Take a left at Don Buck Road

Don Buck Stage 3AT is currently consulting on a short new section of the cycle network to be built out west – on Don Buck Road (west of Triangle) Road, and on a stretch of nearby Red Hills Road.

A more detailed consultation plan is here.

The project is intended to do two key things, from how we see it:

  • Allow people to cycle more safely along Don Buck Road / Red Hills road – providing shared paths along the route, as well as partial cycle lanes. The shared paths seem mainly aimed at providing a route to the nearby Domain & Primary School – in the long run, we understand it may also link to several new Special Housing Areas planned nearby
  • Provide a way for less confident people to more safely ride around the intimidating Triangle Road / Don Buck Road roundabout, by adding a missing section of shared path across the northern side that CAA has long worked for (but that wasn’t included because of the impact on the local shop parking – apparently they have now resolved that)

So overall, this is an okay-ish scheme. But it is very limited by the fact that the two big multi-lane roundabouts stay around. We will therefore in our feedback note that we consider that at least the Triangle Road / Don Buck Road roundabout needs to be signalised (seeing that we are so hesitant to create Dutch roundabouts). If you look at it from the perspective of a less confident cyclist or pedestrian, that intersection remains pretty horrid.

Sure, there is a zebra crossing to the west of the roundabout – but that caters for only one of three road crossings (and is quite a distance away). On two other approaches, you have to cross multiple lanes in one step, and are not well protected waiting in the middle of the road (slightly out of date image, but the crossing in front is and will remain as shown).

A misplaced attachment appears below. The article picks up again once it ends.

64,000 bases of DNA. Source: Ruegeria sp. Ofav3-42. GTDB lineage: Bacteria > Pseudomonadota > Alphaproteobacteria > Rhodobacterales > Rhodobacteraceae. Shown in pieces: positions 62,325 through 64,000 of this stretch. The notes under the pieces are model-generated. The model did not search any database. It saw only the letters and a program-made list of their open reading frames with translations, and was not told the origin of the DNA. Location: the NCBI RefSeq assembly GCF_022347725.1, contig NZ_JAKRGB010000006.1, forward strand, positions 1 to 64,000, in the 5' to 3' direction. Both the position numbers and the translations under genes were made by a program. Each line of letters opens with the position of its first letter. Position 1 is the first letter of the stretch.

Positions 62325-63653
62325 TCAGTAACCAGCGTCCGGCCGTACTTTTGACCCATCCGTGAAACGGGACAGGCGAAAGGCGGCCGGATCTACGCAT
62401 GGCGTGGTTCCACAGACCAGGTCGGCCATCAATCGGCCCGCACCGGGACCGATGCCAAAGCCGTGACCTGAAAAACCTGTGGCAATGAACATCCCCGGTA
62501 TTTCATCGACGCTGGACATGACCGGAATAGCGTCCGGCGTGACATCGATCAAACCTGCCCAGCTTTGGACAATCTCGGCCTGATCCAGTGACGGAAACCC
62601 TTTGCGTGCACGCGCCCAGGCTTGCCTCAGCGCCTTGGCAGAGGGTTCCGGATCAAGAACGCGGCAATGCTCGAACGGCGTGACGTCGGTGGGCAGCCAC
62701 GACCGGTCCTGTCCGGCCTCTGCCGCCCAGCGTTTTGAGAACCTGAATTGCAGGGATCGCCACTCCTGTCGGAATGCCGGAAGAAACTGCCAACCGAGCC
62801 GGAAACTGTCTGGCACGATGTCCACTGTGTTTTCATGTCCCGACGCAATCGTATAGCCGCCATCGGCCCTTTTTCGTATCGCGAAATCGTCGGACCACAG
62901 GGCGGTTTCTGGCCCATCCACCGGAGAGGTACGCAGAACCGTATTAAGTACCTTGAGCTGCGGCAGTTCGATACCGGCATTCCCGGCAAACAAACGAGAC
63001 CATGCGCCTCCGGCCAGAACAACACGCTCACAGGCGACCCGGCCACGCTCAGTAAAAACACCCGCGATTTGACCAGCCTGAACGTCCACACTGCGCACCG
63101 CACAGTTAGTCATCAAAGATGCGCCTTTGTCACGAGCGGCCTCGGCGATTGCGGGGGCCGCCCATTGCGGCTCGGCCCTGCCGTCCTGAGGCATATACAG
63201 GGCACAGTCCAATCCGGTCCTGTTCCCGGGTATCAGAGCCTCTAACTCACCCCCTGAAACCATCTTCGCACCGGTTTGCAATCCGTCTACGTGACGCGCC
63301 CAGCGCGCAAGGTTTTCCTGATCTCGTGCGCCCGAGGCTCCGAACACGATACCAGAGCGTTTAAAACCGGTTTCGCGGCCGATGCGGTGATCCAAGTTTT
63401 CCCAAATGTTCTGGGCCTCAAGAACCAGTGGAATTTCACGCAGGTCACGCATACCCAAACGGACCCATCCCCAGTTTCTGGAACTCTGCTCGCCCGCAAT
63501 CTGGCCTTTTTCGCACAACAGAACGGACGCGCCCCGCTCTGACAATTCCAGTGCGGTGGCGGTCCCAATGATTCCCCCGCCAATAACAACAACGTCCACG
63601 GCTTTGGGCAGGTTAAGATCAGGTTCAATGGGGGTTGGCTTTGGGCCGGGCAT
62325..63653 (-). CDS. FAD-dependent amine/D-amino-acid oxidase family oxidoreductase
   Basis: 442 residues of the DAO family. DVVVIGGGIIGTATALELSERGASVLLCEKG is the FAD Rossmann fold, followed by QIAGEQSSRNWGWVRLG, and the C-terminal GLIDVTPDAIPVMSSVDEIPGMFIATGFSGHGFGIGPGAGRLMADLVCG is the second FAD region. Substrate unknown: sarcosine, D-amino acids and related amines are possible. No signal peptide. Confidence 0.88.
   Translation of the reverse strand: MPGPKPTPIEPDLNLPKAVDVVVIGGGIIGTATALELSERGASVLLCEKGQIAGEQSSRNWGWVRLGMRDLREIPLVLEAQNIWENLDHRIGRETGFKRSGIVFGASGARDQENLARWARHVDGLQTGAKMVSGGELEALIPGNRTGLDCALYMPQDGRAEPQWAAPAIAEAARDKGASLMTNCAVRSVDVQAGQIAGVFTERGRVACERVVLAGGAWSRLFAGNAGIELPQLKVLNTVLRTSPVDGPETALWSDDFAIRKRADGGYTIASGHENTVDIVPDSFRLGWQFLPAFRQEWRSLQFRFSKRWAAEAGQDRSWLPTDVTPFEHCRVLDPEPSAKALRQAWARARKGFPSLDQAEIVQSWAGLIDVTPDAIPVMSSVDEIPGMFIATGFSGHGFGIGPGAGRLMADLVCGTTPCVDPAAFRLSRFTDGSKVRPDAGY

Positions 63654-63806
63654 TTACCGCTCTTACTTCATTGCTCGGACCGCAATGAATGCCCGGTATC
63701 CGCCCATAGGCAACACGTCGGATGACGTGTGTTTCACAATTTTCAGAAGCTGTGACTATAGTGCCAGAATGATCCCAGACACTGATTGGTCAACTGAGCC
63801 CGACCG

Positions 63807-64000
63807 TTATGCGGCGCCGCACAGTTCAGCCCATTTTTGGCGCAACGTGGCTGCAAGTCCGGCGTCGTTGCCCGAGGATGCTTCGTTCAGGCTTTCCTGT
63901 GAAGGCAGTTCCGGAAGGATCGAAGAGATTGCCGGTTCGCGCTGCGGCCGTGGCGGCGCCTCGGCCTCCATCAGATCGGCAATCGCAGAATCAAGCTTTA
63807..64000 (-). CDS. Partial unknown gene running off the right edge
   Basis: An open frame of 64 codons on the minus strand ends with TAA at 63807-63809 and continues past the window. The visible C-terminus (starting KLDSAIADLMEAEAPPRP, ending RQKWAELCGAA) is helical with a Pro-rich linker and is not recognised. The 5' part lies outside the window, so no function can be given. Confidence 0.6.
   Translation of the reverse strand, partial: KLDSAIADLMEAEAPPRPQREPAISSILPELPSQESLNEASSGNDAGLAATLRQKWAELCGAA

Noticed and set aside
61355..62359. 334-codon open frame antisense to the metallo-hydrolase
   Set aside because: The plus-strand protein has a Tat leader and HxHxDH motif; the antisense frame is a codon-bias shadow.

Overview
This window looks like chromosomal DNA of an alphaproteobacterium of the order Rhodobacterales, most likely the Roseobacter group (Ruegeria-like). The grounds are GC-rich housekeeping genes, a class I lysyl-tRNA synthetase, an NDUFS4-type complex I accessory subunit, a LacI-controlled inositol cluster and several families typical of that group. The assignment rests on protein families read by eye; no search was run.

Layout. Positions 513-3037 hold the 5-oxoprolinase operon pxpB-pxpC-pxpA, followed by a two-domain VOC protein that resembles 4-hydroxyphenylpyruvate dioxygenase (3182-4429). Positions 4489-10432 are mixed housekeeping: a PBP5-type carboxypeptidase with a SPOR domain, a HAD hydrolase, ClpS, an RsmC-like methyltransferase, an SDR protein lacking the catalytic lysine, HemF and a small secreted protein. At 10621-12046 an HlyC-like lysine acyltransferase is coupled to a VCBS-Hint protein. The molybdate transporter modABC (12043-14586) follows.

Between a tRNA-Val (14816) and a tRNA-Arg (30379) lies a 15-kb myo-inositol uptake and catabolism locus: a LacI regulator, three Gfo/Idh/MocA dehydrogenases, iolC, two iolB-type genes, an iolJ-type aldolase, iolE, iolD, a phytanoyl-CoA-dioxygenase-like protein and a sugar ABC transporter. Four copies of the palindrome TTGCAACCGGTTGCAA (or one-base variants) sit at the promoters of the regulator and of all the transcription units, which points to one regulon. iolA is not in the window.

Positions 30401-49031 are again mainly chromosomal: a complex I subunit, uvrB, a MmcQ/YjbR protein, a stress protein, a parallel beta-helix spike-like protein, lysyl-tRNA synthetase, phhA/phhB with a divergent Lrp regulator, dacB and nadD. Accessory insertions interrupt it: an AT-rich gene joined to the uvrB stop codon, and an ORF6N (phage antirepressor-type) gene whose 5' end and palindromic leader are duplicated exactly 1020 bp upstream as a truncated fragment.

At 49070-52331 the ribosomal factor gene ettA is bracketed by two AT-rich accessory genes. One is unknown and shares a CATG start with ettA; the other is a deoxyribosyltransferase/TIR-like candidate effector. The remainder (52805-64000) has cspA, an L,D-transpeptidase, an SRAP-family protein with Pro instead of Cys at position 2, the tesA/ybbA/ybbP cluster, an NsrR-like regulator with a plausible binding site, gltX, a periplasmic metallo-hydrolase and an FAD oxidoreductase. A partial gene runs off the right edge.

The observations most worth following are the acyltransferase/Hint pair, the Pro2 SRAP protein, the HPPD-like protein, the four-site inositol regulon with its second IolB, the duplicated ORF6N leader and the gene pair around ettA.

If you would like to provide feedback, or have any other comments you can think of, please give online feedback straight to AT by 11 July.

Interestingly, AT’s consultation letter clearly states that they are not consulting on WHETHER the project should go ahead – being required for the Auckland Cycle Network and for cyclist safety – but just whether people feel it could be improved some way.

While that wording is sure to anger the odd person, it is, in many ways, really what we were promised AT would stand for: Make transport decisions from a higher-level perspective, rather than from the perspective of worrying about a few local car parks (this scheme removes 15, which according to AT studies never had more than 1/3rds in use). So – good on them. More cycle projects should take that stance.

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